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Thursday, February 12, 2009


Hello tea lovers!

**Love my new blog makeover? It was designed by Tom & Jan at Rose Haven! They are having a blog makeover giveaway through the end of March! So...what are you waiting for? Get over there and get a chance at winning! OK, ok, enjoy the tea party, then go. :)

I hope you are joining in on the fun today with Jan! She is hosting a tea party today from Jan & Tom's Rose Haven. She is such a sweetie and you have to see her blog. :)

I used to love giving tea parties at my home and I'm hoping when I finally get moved and settled this spring (ok, if you know me, that might be this summer! LOL), but anyhow, I am hoping to start hosting tea parties again. So I thought I would post some tips I've learned along the way.

So grab a cuppa tea and enjoy a little reading and maybe make some muffins--I've posted a yummy recipe at the end. Have a grand time and see you at next month's tea party!


Since it's Valentine's Day, I think I'll wear this dress!Come, sit, and enjoy!Special heart-shaped goodies, just for you!


Fill vases with fresh flowers, or place flowers in teacups designed to serve as centerpieces.

Remember that the tea should be the star of your afternoon gathering. Choose recipes will help you assemble a buffet that complements, rather than overpowers, your tea selections.

Mix and match fine teacups with sturdy plates.

Offer your guests copies of the recipes, printed on lively stock.

Set out a little poem or thoughtful quote. Try this one from Eleanor Roosevelt: "A woman is like a tea bag -- you never know how strong she is until she gets into hot water."


The nomenclature of tea has its roots in the color of the leaves. All teas (except for herbal teas) come from the same plant, Camellia sinensis. But each type of tea (shown from left) gets its distinctive characteristics from the way the fresh tea leaves are processed.

Black tea is made from leaves that are harvested, then left to wither, dry and fully ferment before they are heated. There are black teas flavored with bits of dried fruits such as peach, strawberry, raspberry, black currant and citrus. The most famous black tea is Earl Grey, which is flavored with the oil of bergamot, a small citrus fruit from southern Italy.

Green tea is favored among Asians and is made from leaves that are steamed and dried but not fermented. The slightly grassy taste of green tea more closely resembles the fresh leaf than black tea.

Herbal tea is an infusion of herbs, spices and citrus that is not really tea at all. Rather, herbal tea is what the French call tisane (from Old French, meaning "barley water").

Oolong falls somewhere between black and green teas. It is only partially fermented before it is heated. It is clear and fragrant like green tea, but it also has some of the strength and power to refresh typically found in black teas.

White tea is made from leaves and buds that are not fully opened. It, like green tea, is steamed and dried but not fermented and has an exceptionally delicate, light, sweet flavor.


Making tea doesn't require any fancy gear, but there are a few necessities (and a few niceties) to consider. Popular accoutrements for tea lovers include different forms of glass teapots, a timer for getting exact infusion times, a ball-shape infuser for loose-leaf tea, a teaspoon for measuring tea, an instant-read thermometer to check water temperatures and -- if you are using tea bags -- a small saucer for holding the used tea bag.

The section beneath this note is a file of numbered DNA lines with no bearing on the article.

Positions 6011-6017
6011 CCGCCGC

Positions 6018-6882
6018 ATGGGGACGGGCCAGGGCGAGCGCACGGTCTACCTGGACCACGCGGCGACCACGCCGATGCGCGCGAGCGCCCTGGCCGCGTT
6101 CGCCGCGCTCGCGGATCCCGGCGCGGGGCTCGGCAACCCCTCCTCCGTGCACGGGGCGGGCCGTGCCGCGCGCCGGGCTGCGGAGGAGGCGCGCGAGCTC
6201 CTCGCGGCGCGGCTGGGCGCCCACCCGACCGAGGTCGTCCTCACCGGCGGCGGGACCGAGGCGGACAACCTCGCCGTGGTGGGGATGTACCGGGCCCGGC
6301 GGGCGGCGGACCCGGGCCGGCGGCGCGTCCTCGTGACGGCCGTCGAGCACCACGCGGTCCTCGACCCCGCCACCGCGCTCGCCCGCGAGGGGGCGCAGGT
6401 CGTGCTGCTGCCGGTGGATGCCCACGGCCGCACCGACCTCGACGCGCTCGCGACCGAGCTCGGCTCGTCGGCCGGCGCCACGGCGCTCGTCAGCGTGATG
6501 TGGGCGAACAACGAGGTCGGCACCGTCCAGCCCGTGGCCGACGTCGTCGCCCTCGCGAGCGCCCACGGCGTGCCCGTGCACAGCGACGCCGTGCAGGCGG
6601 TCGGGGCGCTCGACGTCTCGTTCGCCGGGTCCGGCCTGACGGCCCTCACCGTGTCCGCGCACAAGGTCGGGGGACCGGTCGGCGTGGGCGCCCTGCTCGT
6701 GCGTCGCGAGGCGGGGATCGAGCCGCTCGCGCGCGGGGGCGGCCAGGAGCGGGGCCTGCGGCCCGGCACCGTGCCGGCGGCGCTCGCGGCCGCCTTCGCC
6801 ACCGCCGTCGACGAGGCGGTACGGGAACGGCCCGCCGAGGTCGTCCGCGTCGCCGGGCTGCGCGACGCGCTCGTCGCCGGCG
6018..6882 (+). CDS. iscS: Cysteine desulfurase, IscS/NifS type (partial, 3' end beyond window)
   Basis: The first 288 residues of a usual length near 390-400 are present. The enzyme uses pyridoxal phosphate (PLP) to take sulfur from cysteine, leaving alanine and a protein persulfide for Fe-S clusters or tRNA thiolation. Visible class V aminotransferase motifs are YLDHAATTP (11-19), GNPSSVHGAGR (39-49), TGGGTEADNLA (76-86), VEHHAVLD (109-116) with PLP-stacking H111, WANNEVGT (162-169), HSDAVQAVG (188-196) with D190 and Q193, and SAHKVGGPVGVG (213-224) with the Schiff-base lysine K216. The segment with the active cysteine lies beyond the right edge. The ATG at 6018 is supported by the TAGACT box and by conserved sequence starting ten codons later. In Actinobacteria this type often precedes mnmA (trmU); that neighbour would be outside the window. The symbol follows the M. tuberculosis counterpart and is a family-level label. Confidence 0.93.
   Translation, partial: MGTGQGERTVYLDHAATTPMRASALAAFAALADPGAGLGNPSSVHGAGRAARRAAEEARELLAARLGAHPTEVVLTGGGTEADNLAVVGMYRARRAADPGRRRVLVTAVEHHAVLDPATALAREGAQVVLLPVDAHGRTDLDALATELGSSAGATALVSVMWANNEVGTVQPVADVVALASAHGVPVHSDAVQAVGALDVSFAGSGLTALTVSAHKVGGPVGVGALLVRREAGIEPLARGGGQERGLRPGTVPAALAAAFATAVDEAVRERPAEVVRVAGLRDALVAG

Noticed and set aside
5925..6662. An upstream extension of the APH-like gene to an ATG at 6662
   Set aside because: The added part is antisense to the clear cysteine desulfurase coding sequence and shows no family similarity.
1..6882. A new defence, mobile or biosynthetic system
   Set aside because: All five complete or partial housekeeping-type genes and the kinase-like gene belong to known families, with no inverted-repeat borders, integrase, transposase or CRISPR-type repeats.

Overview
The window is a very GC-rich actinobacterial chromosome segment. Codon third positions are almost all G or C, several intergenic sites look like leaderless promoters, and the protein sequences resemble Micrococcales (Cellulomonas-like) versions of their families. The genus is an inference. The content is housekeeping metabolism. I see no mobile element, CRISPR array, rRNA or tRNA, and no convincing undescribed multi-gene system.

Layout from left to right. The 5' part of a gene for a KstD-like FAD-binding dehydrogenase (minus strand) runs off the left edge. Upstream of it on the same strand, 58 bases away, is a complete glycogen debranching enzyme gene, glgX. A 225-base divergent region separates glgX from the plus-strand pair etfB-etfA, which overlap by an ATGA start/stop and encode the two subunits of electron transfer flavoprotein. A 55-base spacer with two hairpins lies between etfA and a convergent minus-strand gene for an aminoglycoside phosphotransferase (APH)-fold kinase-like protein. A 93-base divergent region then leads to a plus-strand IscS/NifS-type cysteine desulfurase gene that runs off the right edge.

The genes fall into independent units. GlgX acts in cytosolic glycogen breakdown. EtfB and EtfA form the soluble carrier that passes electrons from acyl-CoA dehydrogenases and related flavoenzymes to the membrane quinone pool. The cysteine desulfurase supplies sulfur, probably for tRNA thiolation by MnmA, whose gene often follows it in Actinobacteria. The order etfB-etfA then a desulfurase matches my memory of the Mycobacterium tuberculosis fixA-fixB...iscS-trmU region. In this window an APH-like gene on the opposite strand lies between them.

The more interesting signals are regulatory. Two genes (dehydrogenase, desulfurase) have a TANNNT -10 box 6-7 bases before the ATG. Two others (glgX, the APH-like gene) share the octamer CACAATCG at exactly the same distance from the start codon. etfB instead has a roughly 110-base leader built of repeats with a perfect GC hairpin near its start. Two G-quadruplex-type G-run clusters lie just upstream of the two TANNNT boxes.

* 1 cup all-purpose flour
* 1 cup rolled oats
* 1/2 cup granulated sugar
* 1 tablespoon baking powder
* 1 tablespoon poppy seeds
* 1 tablespoon finely shredded lemon or lime peel
* 1/2 teaspoon kosher salt or 1/4 teaspoon salt
* 1 egg, slightly beaten
* 3/4 cup milk
* 1/4 cup cooking oil
* 1/3 cup lemon or lime curd
* Powdered sugar

1. Grease twelve 2 1/2-inch muffin cups or line with paper bake cups; set aside.

2. In a medium bowl, stir together flour, oats, granulated sugar, baking powder, poppy seeds, lemon peel and salt. Make a well in center of flour mixture; set aside.

3. In a small bowl, combine egg, milk and oil. Add egg mixture all at once to flour mixture. Stir just until moistened (batter should be lumpy).

4. Spoon batter into prepared muffin cups, filling each cup about two-thirds full. Spoon about 1 teaspoon of the lemon curd on top of the batter in each cup.

5. Bake in a 375 degree F. oven for 15 to 20 minutes or until tops are lightly browned. Cool in muffin cups on a wire rack for 5 minutes. Remove from pans. Sift warm muffins with powdered sugar. Serve warm.

Makes 12 muffins.



The Vintage Rose said...

A virtual Tea Party sounds wonderful, I will think about whether I can join in!

Kathleen Ellis said...

Sheri, I've just gone back through your last several posts and I cannot decide which is my have the BEST recipes! I wish I could have a real tea party right now!
Have a happy week!

Carol............. said...

Hi, Sheri.

I'm a tea drinker also, especially tea made from my variety of mints that I grow in my Washington State garden. Chocolate mint is one of my favorites.

Rose Haven said...

Ohhhhhhhhh...all these pretties and yummy looking food!!! Thanks for joining in for the Tea Party!! it THURSDAY already? LOL!!!

It's really funny, but Tom woke up this morning, stayed in bed and thought it was Saturday, even asking me what Antique shop I wanted to go to today!! Then CAMI posted (and unposted) a Tablescape Thursday post...and then this!!! LOL!!!

Now...I'm confused!!!

Is it Tuesday...or did I miss a few days??? LOL!!!

Rose Haven said...

I see you've got your new blog dress on!!! It looks GREAT!!


Shirl said...

Hi Sheri, what a lovely tea party! Earl Gray is my favorite! Just can't get away from it! Your recipes look yummy!
Bless you, Shirl
Shirls Rose Cottage

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